Stonehenge Apocalypse

Dir. Paul Ziller

When Jacob Glaser, a disgraced award-winning scientist turned conspiracy theorist and pseudo-science radio talk show host, is alerted to unusual electromagnetic energy fields occurring throughout the globe, his initial investigations lead him to Stonehenge. Somehow, the stones have begun to move independently and are building up enough energy to vaporise humans within a certain range. Jacob’s theory is that Stonehenge is the key part of a massive alien terraforming machine connected to other historical sites around the world that are now in the process of modifying the planet for new forms of life, to the detriment of humans!

Meanwhile, in the US state of Maine, a former colleague of Jacob’s has discovered an underground pyramid linked to the ongoing events at Stonehenge and is actively working towards the destruction of mankind in the hopes that he and his followers can survive the coming apocalypse and be the rulers of the next era of life on earth. When Jacob discovers the existence of a key that he believes is capable to switching off the doomsday machine, he sets about getting his hands on it before the military can commence a series of nuclear strikes on the sites responsible for the electromagnetic emissions that have begun to signify the end of humankind!

What once created life on earth is about to wipe it out! Or something.

With a title like Stonehenge Apocalypse, you'd (understandably) be forgiven for thinking this could be the greatest film ever. Therefore brace yourself, for it really pains me to reveal that actualy no, it is not in fact the greatest film ever. Stonehenge Apocalypse was made for the SyFy channel and its director Ziller is well versed in low budget B-movies, having already helmed such masterworks as Solar Attack, Swarmed and Yeti: Curse of the Snow Demon. I know, I know - this still sounds like evidence that Stonehenge Apocalypse will rock your world. Unfortunately as entertaining as his work sounds, it tends to take itself quite seriously, as Ziller seemingly underestimates the power of wry humour or self-effacing irony when directing movies about killer yetis or aliens using a CGI Stonehenge to wipe out humanity. Stonehenge Apocalypse could have been the ultimate no-budget equivalent to Roland Emmerich’s overinflated and only marginally better written behemoth, 2012, but it doesn’t even come close. It doesn’t even entertain in an Asylum/'so bad its entertaining' kind of way. If I may take a moment to attempt eloquence and biting critique, it’s just very, ‘meh.’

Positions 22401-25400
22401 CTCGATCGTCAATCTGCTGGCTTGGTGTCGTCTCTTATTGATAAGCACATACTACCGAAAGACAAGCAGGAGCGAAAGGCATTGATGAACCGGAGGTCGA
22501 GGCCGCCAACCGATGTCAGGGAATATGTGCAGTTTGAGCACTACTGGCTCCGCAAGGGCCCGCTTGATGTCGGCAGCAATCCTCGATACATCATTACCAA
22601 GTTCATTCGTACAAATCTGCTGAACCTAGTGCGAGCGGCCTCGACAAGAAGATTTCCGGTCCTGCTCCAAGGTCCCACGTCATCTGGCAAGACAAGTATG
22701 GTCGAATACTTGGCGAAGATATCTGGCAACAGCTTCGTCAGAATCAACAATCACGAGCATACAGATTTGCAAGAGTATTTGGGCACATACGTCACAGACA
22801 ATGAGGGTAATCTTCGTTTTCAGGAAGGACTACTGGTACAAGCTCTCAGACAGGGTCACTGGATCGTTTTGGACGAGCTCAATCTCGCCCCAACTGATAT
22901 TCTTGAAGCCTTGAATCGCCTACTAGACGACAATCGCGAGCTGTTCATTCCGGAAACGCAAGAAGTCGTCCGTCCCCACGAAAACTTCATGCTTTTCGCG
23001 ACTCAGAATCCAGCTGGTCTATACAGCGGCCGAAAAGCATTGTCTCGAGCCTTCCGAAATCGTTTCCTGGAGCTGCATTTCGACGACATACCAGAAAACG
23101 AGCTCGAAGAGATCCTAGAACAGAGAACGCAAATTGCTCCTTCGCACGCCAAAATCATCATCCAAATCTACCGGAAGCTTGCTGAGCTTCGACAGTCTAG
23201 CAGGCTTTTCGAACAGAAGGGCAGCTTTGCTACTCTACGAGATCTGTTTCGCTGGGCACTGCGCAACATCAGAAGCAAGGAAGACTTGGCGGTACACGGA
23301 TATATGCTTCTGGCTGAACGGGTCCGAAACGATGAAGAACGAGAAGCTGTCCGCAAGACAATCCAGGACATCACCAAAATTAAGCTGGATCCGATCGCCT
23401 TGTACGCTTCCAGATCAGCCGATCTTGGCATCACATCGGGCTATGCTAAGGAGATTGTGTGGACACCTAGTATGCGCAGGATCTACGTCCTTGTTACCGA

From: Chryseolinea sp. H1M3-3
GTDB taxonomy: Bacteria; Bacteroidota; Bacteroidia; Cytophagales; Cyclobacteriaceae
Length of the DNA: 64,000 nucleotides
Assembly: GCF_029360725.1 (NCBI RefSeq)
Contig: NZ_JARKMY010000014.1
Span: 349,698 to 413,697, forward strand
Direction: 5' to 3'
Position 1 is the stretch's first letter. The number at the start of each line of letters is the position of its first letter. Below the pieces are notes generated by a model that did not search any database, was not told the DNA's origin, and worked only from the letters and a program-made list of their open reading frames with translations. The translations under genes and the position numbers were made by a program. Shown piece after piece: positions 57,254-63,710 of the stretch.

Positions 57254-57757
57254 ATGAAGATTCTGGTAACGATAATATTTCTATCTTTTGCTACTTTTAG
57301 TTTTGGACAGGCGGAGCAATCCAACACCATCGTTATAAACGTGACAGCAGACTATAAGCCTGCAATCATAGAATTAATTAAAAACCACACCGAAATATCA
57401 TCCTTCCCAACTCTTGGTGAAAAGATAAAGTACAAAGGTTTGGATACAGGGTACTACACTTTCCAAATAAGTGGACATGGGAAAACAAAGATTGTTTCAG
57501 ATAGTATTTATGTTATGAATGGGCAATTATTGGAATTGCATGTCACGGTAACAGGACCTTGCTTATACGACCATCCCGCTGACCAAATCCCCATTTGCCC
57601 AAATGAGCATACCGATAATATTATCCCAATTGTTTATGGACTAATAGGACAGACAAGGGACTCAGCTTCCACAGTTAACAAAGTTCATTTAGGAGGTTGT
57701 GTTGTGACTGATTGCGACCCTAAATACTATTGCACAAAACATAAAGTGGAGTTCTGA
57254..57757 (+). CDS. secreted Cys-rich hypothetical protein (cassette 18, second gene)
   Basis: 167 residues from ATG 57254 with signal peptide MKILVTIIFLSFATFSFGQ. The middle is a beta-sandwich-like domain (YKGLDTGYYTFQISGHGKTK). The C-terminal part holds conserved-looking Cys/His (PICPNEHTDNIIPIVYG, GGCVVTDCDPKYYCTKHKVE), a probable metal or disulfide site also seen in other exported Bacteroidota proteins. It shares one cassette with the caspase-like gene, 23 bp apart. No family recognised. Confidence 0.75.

Hinging on the premise that aliens have already been to earth, millions of years ago and left markers for future visitations, Stonehenge Apocalypse has at its core a provocative idea that’s at least intriguing. Had it been handled in an effective manner, it could have had chilling implications as the story unravelled, a la the BBC's Quatermass series (1979). Ziller’s approach doesn’t really do the idea any justice. Then again neither does the screenplay he co-wrote with Brad Abraham, as the epic feel they aim for falls short, mainly due to the underdeveloped script and low budget. The film unfolds as a series of increasingly dull scenes featuring scientists in lab coats starring intently at elaborate screensavers while spouting ever ludicrous techno-jargon. These scenes are intercut with depictions of various global landmarks, such as the pyramids and Mayan temples turning into CGI volcanoes and destroying the surrounding areas. Everything is poorly rendered in cheap, less than convincing CGI. Usually, I love this sort of thing; but Stonehenge just doesn’t deliver on any level. Even the shots of the titular landmark were all CGI. There was no actual footage of Stonehenge to be seen. Not even of the stock variety.

All the old hoary clichés these types of films were built on are dragged out and flung across the screen with wild abandon: the protagonist is even a disgraced scientist whose theories proved too progressive for his contemporaries so he was ostracised. There’s also a sexy lady scientist who teams up with our hero and an over zealous military general who just wants to blow shit up.

While it may sound like the best movie ever, Stonehenge Apocalypse just can’t match up to its name and unless you happen to catch it on the SyFy channel, isn’t really worth bothering to track down on DVD. If you’re that way inclined however, and hey that’s cool – I’m not judging - Stonehenge Apocalypse (cert. 15) was released on DVD (£9.99) by Anchor Bay Entertainment on 28th February 2011. Extras include: Behind the Scenes featurette and trailer.


Aaron said…
Stone Henge Apocalypse sounds like the name of some shitty Metal band. I had pretty high hopes for this one just based on the name alone, only to find out from your review that it's not very good. Who'da thunk?!?
James Gracey said…
I know, right?! I had very high hopes for this one. Alas, they were dashed like over-expressive extras being hit by lazer beams in a shit B-movie. ;)
Erich Kuersten said…
Thanks for taking the bullet on this one. I can now drop it from my Nflxque, confidently.
James Gracey said…
If I say it was a pleasure - you'll know what I mean, right? ;)
Dame said…
The film is very bad. The scenario is a total mess. A mixture of motives from different films. Bad acting, and actions without any reason. A total waste of your time.
Jensenfan1978 said…
Stonehenge Apocalypse is exactly what the SyFy channel wanted: a late night horror movie from the 40's and 50's. If you watch it in that frame of mind, it's fun. The actors looked like they knew what it was and had fun with it. Misha Collins is a total nutcase on a set, so I know they had fun.

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